Games I Need to Play 4: Chernobylite


Well, well… I guess I really need to play this game, too. This, ladies and gentlemen, is Chernobylite, a 3D scanned “science-fiction survival horror experience” from developer The Farm 51, who deserves some sort of award for exposing themselves to the probably still very irradiated location of the Chernobyl Exclusion Zone, where some of the photo-realistic visuals and locations were derived from. I haven’t touched the Early Access build yet because I’m swamped with stuff to do and my backlog is somewhat long, but that sort of attention to detail makes me want to see what the heck this is all about from a few perspectives. If that trailer is doing its job on you, you can go pick up the Early Access version of the game either on Steam or gog.com.

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Just out for a little walk in the (radioactive) park…

I’ll shut up here and let you ogle more some screenshots and other media on the game’s official site, as I’m I’m the middle of a few reviews and today is extra busy for a Monday. This is also console bound at some point but as far as I can tell, it’s headed for PS4 and Xbox One only.

-GW

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The Wanderer: Frankenstein’s Creature – Arte For The Masses

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This one’s special, folks.

Publisher and co-producer ARTE and indie game studio La Belle Games have a really surprising treat for gamers and non-gamers who just might be intrigued by a wonderful take on a literary classic. The Wanderer: Frankenstein’s Creature ($15.99) is out now on PC and Mac on Steam and coming soon to mobile platforms in November. In addition, ARTE is bringing the Nintendo Switch version of the adventure in Q1 2020. There’s a playable prologue here (click, scroll, enjoy) that does a wonderful job of giving you a taste of the experience as well as introducing the writer and a few important acquaintances on one fateful night where a few terrifying tales were told.

Here’s a trailer to peruse – screens and game info are are below the jump.

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Ghost Parade: If Ever There Was a Game Made for Halloween, It’s This One

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As soon as I saw Aksys Games‘ gorgeous looking game Ghost Parade (created by the fine folks at Indonesia’s Lentera Studio), I knew it was going to be something extremely cool and very Halloween themed with its mix of Tim Burton meets Vanillaware style artwork at the forefront. It’s also a peek into another culture, as Indonesian ghosts are the subject and yes, it’s a great thing to see some more of what’s scary overseas coming to US audiences. Granted, I’ve played a few games with some of that countries’ terrifying spirits or horror themes in them (DreadOut and My Lovely Daughter being the standouts), so this game is going to be right up my dark alley once I get to playing it.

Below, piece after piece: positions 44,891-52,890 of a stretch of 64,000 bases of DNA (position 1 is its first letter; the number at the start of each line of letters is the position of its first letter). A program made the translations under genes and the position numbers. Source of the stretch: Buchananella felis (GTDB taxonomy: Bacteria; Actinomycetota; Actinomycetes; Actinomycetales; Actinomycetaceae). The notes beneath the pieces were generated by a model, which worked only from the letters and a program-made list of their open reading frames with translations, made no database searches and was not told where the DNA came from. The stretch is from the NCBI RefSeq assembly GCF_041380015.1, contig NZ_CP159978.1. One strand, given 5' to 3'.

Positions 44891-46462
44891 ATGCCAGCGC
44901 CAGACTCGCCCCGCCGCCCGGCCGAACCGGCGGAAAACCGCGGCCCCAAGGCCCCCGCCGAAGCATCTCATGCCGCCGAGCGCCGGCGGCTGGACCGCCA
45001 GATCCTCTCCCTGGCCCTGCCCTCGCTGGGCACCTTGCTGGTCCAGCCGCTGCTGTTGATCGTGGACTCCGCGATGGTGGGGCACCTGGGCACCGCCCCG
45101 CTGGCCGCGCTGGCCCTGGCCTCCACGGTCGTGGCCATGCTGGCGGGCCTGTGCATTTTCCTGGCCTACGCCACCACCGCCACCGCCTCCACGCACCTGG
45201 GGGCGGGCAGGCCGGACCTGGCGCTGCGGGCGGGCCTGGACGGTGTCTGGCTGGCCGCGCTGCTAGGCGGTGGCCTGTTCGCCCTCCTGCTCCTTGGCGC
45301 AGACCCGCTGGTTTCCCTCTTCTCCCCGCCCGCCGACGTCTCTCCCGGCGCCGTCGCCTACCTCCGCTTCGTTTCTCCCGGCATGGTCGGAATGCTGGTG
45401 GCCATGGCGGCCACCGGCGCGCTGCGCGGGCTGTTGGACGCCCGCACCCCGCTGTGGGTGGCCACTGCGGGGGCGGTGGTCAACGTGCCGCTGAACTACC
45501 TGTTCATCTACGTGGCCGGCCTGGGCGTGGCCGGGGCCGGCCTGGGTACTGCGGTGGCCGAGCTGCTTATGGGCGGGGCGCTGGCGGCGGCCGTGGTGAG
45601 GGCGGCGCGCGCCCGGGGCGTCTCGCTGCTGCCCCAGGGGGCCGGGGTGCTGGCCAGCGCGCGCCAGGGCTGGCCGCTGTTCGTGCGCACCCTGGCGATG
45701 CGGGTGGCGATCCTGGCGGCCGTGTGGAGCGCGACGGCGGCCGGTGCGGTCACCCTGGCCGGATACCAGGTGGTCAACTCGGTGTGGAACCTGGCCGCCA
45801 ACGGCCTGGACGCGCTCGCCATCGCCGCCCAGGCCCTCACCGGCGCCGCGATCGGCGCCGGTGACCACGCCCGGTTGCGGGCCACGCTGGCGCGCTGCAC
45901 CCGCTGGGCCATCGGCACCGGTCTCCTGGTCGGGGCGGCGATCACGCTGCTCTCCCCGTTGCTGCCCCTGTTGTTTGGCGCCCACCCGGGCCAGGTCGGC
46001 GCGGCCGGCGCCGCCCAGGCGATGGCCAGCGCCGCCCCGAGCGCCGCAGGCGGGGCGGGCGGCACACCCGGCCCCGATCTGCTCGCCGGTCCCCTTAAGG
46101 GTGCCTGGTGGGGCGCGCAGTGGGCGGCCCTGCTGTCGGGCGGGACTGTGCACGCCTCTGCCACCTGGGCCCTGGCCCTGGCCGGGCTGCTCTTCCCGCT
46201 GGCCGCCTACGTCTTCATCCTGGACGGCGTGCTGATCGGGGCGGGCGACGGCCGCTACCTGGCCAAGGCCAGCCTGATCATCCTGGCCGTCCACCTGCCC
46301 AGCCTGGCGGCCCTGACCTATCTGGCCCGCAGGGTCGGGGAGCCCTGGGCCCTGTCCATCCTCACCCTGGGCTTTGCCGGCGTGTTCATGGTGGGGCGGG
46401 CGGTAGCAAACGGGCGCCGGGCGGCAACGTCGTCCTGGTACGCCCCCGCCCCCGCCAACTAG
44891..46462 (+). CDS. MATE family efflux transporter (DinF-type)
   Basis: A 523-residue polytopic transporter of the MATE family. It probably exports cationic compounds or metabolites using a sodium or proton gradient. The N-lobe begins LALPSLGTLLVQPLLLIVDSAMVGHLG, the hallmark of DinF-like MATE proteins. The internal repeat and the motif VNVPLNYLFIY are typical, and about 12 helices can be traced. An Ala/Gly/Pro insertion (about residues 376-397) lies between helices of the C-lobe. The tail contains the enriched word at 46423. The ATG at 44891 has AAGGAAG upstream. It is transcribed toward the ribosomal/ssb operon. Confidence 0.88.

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Love the art style here.

Here’s a look at the trailer. The game is out NOW for PC, PS4 and Switch and Aksys has run a nice digital comic on the game’s official site.

I hope this gets a wide enough audience, as I’d love to see Lentera become a household name among gamers here. As usual, we shall see.

-GW

Lost Ember Gets a November Release Date

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“All the animals come out at night…” Well, to be fair, in this game they’re out anytime they want to be.

Hamburg-based Mooneye Studios absolutely gorgeous looking game, Lost Ember, now has an official release date (November 22, 2019 for PC, PS4, and Xbox One), a nice new trailer and more lovely art to look at. I’ll just shot up here and let those images and trailer do all the talking:

Some images for you? Okay, then:

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There’s a load of other images to run, but I stopped with these because I was taking too much time poring over the rest. I’ll get the rest up closer to the games release. Oh, a Switch version is in the works, so we’ll see how that turns out at some point.

-GW

Review: SEGA AGES Columns II: A Voyage Through Time (Switch)

Columns II artHoo boy, I’d forgotten how very hard the Columns series of games can be. But yes indeed, this port of Columns II: A Voyage Through Time ($7.99) from the SEGA AGES lineup comes highly recommended if you want a match-3 game that’s constantly entertaining while you get used to the ropes. Also included in this solid M2 port is a a Mega Drive/Genesis port of the original Columns, so you can get schooled by the AI in two games. The coolest thing about the sequel is M2 has wisely added a tabletop mode feature where the co-op play switches Player 2’s screen 180 degrees for face-to-face battles, quite a nice thing to see as an addition.

The game lures you in with some gorgeous art (a bit of lovely Mucha-like imagery for the senses is the first thing that greets you), but even at the easiest setting the game will beat you like an angry drummer or a polite Gene Krupa doing a rapid fire solo. Nevertheless, when the pace gets speedier you’ll be beaten like an egg here as you learn to play. This turns out to be a good thing, as the only means of seeing more here is by getting better. It’s funny that I’m using “git gud” for the second time this week, but like the last time, it fits the case. It’s a game that masters will appreciate, but those who haven’t the skills down will find themselves going to until (and past) the ending. Like it should be, coming back to the game that was giving you grief to one where you’re seeing how the AI responds to a better player doesn’t ever get old.